Have you ever missed not having to start a OneNote page or section from a blank page or wished that you could reuse the same layout over and over? If so, this is the post for you. Let me give you a quick introduction to using page templates in OneNote. If you’re new to OneNote I wrote a quick introduction about the program here and a post on some suggestions on how to use it as a teacher here.
What Is a Page Template?
A page template is a layout you can choose and reuse over and over again. Microsoft has included several layouts inside OneNote, but you can also design your own or download the layout you wish and save this as a template.
Page templates usually include more information from the start, which comes in handy if you want something more advanced than just changing the background to have ruled or graphed paper.
Why Should You Use Page Templates?
One simple reason for using page templates: it’s efficient and helps you get started faster. One example is if you use a specific layout for taking meeting notes – wouldn’t it be nice if every new page created in that section started right straight away?
It’s also easy to tweak your template to your liking, this includes setting the page to a specific measurement to be used the next time a new page is created within that section. Once you’ve made the changes you wish, you can proceed to save that current page as a template.
How to Insert a Page Template
To insert a page template, go to insert and then choose page template. One thing I’d like to point out here is that this option is, to my knowledge, only available in OneNote 2016. However, if you insert a page template in this version of OneNote, the layout will be kept and shown correctly if you view the page in OneNote for Windows 10 or if you use the web version in Office 365.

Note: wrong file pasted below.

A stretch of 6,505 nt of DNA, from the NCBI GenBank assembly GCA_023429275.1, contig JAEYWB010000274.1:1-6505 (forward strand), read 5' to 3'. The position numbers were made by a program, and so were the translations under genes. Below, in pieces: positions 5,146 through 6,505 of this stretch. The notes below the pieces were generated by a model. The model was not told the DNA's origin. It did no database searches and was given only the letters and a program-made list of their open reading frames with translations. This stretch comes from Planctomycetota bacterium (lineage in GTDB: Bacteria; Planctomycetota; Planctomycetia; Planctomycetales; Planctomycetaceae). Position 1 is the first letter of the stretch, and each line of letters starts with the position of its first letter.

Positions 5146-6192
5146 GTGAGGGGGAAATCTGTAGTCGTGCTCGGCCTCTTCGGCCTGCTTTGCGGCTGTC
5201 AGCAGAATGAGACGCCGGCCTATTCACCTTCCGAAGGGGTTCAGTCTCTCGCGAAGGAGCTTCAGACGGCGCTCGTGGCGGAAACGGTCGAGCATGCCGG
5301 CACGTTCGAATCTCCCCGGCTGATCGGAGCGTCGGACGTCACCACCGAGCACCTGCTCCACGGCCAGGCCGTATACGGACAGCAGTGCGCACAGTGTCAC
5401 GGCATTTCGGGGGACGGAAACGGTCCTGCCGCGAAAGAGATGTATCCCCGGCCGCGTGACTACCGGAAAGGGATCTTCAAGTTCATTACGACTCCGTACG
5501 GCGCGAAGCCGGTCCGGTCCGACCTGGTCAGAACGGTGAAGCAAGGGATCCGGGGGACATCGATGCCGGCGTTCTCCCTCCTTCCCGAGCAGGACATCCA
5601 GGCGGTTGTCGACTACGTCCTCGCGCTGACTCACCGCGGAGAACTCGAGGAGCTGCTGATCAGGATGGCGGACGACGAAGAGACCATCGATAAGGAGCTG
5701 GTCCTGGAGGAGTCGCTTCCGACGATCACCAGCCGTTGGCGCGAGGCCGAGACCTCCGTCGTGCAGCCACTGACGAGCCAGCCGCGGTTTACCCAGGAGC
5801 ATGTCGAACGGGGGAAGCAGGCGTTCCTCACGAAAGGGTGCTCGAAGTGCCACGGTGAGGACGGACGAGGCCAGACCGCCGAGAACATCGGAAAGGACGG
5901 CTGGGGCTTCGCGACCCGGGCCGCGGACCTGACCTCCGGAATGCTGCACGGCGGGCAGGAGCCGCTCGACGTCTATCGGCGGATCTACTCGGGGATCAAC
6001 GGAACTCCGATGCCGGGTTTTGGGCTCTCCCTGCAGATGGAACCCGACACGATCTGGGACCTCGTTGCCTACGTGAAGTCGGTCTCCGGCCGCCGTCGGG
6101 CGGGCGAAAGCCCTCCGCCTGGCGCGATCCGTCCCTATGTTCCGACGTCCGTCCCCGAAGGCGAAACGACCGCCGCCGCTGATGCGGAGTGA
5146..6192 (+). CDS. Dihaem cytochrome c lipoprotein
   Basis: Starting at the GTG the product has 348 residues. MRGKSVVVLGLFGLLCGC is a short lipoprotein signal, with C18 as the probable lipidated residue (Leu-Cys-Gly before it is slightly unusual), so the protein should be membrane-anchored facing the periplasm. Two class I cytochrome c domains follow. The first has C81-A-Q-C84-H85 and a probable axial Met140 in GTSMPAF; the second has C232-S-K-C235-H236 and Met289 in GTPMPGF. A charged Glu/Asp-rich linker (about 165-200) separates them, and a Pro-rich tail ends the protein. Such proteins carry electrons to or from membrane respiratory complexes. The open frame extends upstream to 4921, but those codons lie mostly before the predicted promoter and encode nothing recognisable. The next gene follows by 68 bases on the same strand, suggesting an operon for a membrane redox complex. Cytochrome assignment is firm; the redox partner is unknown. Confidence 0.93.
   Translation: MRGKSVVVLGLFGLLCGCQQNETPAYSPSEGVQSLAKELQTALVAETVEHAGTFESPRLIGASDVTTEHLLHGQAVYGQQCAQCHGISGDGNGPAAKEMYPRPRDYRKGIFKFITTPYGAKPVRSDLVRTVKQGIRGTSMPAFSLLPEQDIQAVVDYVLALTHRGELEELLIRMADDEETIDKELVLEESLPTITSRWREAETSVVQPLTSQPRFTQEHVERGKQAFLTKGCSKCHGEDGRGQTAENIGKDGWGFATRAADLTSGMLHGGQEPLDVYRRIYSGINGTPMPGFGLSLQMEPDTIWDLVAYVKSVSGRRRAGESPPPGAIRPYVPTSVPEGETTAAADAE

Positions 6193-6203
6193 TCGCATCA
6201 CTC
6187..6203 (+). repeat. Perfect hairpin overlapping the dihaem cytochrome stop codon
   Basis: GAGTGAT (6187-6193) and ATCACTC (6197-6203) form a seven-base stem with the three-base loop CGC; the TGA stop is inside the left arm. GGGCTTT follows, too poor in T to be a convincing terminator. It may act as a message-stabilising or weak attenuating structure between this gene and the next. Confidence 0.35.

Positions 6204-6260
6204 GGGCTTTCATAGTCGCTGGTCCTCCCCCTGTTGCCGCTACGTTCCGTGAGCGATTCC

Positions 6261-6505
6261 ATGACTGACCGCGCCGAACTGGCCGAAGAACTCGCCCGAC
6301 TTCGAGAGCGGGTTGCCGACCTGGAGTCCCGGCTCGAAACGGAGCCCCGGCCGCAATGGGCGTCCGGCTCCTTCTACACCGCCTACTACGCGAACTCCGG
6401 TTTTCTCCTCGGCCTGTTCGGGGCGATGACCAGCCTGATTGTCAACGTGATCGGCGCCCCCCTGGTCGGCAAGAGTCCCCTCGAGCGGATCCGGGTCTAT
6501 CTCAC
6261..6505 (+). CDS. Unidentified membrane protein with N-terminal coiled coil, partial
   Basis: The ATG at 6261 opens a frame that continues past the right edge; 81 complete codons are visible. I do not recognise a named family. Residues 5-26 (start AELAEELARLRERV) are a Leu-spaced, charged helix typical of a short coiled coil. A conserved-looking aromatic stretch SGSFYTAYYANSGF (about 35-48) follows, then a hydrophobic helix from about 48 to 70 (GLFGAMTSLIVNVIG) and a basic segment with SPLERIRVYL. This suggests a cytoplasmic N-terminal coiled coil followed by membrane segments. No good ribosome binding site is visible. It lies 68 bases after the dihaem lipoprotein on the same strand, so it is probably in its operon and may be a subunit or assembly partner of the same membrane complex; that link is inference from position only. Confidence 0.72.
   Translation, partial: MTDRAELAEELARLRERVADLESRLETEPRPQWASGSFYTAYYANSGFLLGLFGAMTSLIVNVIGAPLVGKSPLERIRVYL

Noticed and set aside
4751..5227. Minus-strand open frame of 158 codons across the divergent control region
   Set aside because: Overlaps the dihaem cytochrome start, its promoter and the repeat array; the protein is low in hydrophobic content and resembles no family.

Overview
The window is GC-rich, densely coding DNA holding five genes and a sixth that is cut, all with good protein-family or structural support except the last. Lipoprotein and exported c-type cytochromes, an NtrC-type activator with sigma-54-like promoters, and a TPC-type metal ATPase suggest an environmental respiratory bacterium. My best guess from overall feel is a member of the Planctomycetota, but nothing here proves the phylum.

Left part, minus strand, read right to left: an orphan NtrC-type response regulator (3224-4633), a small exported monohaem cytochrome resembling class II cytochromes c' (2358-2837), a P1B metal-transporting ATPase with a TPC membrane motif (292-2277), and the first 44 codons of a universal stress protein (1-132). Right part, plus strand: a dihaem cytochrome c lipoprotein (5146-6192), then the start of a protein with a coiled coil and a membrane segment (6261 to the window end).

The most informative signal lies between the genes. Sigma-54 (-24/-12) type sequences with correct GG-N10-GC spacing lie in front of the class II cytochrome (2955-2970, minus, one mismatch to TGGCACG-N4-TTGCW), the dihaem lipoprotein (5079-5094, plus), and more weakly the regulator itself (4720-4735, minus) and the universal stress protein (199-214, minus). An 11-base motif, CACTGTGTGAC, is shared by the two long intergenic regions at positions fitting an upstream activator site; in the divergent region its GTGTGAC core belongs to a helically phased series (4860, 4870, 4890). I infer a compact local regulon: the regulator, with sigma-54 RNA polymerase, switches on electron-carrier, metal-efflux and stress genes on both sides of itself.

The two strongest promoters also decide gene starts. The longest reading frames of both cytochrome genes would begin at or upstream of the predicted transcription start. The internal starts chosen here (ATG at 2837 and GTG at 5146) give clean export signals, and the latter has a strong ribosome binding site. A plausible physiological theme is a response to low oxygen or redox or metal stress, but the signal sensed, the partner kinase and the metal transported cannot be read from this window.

To use a specific template each time you create a new page in that section, make sure to choose the template you like from the drop-down menu Always use a specific template
As seen in the picture above, Microsoft includes some different categories with templates for each category. You can also create your own templates by downloading a picture or layout you like, insert this on a page and then choose to create a template from that page.
Sample of a Lesson Plan Using a Page Template
When I plan themes or lessons, I have moved away from pen and paper to iPad and Apple Pencil. I still like the feeling of writing, but making sure I don’t lose my notes when in the planning stage is crucial! A few years ago I started using a bullet journal and got familiar with dot grid paper. Dot grid paper, or graph paper, is what works best for me when planning.
Graph paper is easy to use in OneNote, you only need to click View, Rule lines, and choose the type of graph paper you wish. For dot grid paper, I first downloaded a picture with a standard 5-millimeter dot grid and then duplicated this on a page to create a full page. Then, when I plan, I make a copy of this page and insert it into the section where I’m currently working. I haven’t set this up as a page template in OneNote, but I probably will for the next semester.
Below is an example from the planning session I had today, I apologize in advance for a somewhat messy handwriting today ????
This way, if you have access to a tablet and pen of some kind, you can get the best from both analog and digital when planning your lessons or themes.
Page templates, if you haven’t tried them already, are worth taking a look at. They can save you some time in setting up your pages and helps you keep your notebook looking nice, clean, and consistent. A bonus is that if you export your notes from a meeting, you can add a professional touch to the notes by using a nice layout.
Have you tried using page templates in OneNote before? What is your favorite layout?